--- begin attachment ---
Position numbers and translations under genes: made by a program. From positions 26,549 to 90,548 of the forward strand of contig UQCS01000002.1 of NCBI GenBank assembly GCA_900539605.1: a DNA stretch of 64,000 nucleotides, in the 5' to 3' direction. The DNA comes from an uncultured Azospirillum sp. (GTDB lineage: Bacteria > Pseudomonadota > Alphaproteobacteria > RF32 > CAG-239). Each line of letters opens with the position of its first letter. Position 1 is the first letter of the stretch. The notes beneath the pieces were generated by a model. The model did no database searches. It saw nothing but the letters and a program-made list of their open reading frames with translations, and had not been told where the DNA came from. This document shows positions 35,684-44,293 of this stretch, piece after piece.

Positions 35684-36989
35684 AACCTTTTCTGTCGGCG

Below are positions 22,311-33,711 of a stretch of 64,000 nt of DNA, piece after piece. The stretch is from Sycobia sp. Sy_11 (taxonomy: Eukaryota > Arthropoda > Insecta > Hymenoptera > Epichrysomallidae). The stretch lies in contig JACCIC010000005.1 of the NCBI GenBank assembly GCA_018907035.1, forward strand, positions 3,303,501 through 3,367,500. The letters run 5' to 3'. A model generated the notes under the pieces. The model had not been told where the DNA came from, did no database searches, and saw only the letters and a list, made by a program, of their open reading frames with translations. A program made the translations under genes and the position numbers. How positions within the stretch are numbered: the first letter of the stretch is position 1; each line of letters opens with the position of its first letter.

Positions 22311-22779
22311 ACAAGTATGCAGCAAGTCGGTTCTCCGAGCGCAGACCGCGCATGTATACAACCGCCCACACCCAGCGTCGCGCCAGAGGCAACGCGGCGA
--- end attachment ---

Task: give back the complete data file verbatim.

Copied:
Position numbers and translations under genes: made by a program. From positions 26,549 to 90,548 of the forward strand of contig UQCS01000002.1 of NCBI GenBank assembly GCA_900539605.1: a DNA stretch of 64,000 nucleotides, in the 5' to 3' direction. The DNA comes from an uncultured Azospirillum sp. (GTDB lineage: Bacteria > Pseudomonadota > Alphaproteobacteria > RF32 > CAG-239). Each line of letters opens with the position of its first letter. Position 1 is the first letter of the stretch. The notes beneath the pieces were generated by a model. The model did no database searches. It saw nothing but the letters and a program-made list of their open reading frames with translations, and had not been told where the DNA came from. This document shows positions 35,684-44,293 of this stretch, piece after piece.

Positions 35684-36989
35684 AACCTTTTCTGTCGGCG

Below are positions 22,311-33,711 of a stretch of 64,000 nt of DNA, piece after piece. The stretch is from Sycobia sp. Sy_11 (taxonomy: Eukaryota > Arthropoda > Insecta > Hymenoptera > Epichrysomallidae). The stretch lies in contig JACCIC010000005.1 of the NCBI GenBank assembly GCA_018907035.1, forward strand, positions 3,303,501 through 3,367,500. The letters run 5' to 3'. A model generated the notes under the pieces. The model had not been told where the DNA came from, did no database searches, and saw only the letters and a list, made by a program, of their open reading frames with translations. A program made the translations under genes and the position numbers. How positions within the stretch are numbered: the first letter of the stretch is position 1; each line of letters opens with the position of its first letter.

Positions 22311-22779
22311 ACAAGTATGCAGCAAGTCGGTTCTCCGAGCGCAGACCGCGCATGTATACAACCGCCCACACCCAGCGTCGCGCCAGAGGCAACGCGGCGA